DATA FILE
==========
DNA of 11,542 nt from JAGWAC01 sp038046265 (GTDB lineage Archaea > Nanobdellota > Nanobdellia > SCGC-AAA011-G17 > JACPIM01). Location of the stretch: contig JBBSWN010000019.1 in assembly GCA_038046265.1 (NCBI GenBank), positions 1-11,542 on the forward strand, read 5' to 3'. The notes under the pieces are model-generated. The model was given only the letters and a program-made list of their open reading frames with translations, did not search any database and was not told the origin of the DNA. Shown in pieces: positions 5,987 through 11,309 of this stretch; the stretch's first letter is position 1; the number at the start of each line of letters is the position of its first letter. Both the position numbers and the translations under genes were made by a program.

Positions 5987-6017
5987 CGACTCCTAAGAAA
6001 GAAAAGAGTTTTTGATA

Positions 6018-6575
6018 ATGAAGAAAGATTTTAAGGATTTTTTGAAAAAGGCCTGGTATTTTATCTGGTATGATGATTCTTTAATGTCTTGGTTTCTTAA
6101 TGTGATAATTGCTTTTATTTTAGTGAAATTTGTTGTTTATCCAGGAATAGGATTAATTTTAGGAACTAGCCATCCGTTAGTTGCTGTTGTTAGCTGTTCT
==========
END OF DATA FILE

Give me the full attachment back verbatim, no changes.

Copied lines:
DNA of 11,542 nt from JAGWAC01 sp038046265 (GTDB lineage Archaea > Nanobdellota > Nanobdellia > SCGC-AAA011-G17 > JACPIM01). Location of the stretch: contig JBBSWN010000019.1 in assembly GCA_038046265.1 (NCBI GenBank), positions 1-11,542 on the forward strand, read 5' to 3'. The notes under the pieces are model-generated. The model was given only the letters and a program-made list of their open reading frames with translations, did not search any database and was not told the origin of the DNA. Shown in pieces: positions 5,987 through 11,309 of this stretch; the stretch's first letter is position 1; the number at the start of each line of letters is the position of its first letter. Both the position numbers and the translations under genes were made by a program.

Positions 5987-6017
5987 CGACTCCTAAGAAA
6001 GAAAAGAGTTTTTGATA

Positions 6018-6575
6018 ATGAAGAAAGATTTTAAGGATTTTTTGAAAAAGGCCTGGTATTTTATCTGGTATGATGATTCTTTAATGTCTTGGTTTCTTAA
6101 TGTGATAATTGCTTTTATTTTAGTGAAATTTGTTGTTTATCCAGGAATAGGATTAATTTTAGGAACTAGCCATCCGTTAGTTGCTGTTGTTAGCTGTTCT